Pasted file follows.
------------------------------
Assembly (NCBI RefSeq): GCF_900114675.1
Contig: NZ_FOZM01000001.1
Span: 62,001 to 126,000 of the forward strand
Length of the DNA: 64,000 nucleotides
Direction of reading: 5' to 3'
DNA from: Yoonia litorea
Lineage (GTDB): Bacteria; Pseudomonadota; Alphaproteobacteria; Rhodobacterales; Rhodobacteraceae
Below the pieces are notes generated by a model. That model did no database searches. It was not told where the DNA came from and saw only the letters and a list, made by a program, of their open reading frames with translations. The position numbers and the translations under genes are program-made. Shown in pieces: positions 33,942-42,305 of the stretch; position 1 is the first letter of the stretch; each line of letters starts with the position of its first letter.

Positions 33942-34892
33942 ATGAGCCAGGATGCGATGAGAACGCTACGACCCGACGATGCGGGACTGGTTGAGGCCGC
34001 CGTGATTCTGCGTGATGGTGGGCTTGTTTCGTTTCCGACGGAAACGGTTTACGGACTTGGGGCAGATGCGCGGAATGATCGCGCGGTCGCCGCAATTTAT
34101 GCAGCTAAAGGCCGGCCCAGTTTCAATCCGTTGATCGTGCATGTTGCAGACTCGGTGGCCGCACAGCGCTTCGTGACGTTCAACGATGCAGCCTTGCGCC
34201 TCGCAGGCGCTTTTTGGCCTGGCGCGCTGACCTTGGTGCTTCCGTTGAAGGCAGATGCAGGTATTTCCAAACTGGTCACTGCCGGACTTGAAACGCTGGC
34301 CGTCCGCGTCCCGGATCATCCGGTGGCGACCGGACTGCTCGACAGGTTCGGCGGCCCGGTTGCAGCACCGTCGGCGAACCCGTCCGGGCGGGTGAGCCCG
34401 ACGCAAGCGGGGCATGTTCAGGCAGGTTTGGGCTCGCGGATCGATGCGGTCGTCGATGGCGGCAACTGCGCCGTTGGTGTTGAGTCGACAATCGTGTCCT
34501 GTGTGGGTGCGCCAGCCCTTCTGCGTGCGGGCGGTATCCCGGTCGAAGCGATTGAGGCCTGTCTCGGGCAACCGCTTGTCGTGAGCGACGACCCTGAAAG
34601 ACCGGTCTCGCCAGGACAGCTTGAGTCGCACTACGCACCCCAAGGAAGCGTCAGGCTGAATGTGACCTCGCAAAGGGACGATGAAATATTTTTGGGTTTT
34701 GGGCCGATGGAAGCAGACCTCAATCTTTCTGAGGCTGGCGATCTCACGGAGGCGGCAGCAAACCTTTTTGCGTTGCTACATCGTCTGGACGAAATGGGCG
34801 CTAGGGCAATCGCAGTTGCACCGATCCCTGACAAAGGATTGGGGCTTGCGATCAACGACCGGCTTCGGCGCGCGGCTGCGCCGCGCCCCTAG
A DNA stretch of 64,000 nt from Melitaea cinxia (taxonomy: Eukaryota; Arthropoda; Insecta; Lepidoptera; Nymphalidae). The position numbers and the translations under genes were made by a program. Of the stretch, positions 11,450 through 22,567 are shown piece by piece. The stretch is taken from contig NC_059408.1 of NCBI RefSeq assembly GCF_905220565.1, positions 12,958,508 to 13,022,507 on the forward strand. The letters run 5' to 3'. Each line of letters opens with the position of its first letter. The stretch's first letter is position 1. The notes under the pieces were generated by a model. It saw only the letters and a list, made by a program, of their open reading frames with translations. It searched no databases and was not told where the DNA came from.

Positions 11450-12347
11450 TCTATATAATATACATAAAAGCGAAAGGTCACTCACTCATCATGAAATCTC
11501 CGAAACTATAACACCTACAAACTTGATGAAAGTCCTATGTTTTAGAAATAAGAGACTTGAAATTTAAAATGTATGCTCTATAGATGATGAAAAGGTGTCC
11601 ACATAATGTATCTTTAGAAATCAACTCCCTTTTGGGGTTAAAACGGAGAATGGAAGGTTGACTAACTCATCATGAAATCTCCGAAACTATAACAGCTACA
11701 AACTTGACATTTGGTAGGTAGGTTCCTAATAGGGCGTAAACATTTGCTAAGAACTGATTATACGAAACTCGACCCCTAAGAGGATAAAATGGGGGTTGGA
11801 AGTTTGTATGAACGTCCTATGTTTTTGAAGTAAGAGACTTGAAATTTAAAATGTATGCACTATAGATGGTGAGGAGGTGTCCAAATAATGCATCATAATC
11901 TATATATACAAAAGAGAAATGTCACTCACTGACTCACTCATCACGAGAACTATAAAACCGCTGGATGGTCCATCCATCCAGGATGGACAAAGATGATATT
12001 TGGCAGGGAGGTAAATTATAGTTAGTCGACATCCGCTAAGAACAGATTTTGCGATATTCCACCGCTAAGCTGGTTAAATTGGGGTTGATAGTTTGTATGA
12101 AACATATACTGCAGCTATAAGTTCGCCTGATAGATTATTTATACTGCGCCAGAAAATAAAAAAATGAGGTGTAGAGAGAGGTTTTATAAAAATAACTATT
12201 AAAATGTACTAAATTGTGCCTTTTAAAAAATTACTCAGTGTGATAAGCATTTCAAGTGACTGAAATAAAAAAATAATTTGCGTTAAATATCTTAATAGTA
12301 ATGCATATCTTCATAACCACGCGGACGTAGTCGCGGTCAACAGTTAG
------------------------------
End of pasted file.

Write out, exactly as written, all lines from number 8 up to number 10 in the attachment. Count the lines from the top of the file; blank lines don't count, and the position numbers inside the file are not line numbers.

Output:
Below the pieces are notes generated by a model. That model did no database searches. It was not told where the DNA came from and saw only the letters and a list, made by a program, of their open reading frames with translations. The position numbers and the translations under genes are program-made. Shown in pieces: positions 33,942-42,305 of the stretch; position 1 is the first letter of the stretch; each line of letters starts with the position of its first letter.

Positions 33942-34892
33942 ATGAGCCAGGATGCGATGAGAACGCTACGACCCGACGATGCGGGACTGGTTGAGGCCGC